Lawmakers in Washington, D.C., are expected to tackle health care reform very soon, but Colorado activists are ramping up now, with a host of public events across the state this week that kicked off in Greeley on Saturday. Hundreds of people showed up for a health care “carnival” — part of a growing national campaign called “Health Care for America Now!”
One person there was Rhonda Solis, a mother of two and a member of Hispanic Women of Weld County. She works as the office manager at a Greeley dental office, where she sees low- and even middle-income families who struggle to pay for necessary prescriptions.
“They tell you stories about certain things they have to cut and certain things they don’t do, in order just to be able to pay for their prescriptions.”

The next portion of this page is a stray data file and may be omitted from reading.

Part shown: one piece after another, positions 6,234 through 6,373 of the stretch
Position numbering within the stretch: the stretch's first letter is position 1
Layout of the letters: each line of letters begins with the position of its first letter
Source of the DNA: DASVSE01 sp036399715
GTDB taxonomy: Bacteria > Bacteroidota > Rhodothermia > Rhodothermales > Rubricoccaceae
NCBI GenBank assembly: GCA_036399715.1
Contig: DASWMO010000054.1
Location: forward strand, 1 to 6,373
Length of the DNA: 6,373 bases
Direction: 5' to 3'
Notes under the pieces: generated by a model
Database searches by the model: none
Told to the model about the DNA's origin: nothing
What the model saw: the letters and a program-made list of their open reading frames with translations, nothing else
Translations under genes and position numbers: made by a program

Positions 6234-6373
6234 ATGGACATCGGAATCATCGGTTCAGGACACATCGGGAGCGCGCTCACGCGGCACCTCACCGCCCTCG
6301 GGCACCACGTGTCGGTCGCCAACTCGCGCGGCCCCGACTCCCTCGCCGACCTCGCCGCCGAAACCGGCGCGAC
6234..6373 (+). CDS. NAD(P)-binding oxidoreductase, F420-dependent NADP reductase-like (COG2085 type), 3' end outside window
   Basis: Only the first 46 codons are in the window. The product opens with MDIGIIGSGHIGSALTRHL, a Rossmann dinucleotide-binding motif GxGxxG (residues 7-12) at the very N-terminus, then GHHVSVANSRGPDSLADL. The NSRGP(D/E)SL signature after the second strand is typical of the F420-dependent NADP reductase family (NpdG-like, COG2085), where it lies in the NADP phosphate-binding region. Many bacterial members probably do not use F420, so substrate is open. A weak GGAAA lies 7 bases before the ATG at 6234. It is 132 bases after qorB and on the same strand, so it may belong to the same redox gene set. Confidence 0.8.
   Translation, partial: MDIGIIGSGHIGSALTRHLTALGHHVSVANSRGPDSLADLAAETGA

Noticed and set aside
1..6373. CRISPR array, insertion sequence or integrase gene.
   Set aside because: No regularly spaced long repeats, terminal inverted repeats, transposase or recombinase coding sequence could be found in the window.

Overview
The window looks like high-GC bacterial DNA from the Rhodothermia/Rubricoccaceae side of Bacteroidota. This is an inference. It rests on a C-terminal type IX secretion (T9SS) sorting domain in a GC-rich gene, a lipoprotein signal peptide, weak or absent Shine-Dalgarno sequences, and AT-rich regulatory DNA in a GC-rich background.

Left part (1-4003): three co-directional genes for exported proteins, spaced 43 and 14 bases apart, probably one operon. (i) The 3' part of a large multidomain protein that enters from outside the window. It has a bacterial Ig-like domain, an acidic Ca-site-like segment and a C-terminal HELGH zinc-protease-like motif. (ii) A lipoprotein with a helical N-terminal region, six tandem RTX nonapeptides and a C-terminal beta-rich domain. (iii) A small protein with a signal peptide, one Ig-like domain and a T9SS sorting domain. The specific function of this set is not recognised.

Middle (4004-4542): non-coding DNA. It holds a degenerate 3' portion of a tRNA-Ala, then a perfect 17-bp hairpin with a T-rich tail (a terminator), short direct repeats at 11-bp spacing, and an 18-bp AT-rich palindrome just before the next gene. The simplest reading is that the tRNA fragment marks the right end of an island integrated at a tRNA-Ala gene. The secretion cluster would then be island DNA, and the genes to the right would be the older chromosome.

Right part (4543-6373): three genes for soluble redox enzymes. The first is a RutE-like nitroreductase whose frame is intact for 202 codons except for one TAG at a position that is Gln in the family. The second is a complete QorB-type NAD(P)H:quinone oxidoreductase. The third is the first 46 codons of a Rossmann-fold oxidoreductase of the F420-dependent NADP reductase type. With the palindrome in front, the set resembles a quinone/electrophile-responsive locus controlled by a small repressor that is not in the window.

Solis says she hopes Congress comes up with a plan that helps guarantee health coverage for everyone. A recent Families USA report found that almost one-third of Coloradans under age 65 went without health insurance at some point over the last two years.
Opponents charge that major health care reform would be too expensive and unfair to private insurers. However, Solis says she sees plenty of families falling through the cracks who don’t qualify for Medicaid but can’t afford private insurance.
“Those are the people who don’t bring their kids into dental offices, or who are not going in for their regular checkups.”
Solis says that in Greeley, issues around health care are even trickier because of tensions and fear that touch the area’s large immigrant community.
“Lots of people are not getting the treatment they need because they don’t feel comfortable even going to a community health center or anything like that.”
The next “Health Care for America Now!” event is planned for Thursday in Pueblo. It includes a march to the offices of Sen. Michael Bennet and Congressman John Salazar.
— Colorado News Connection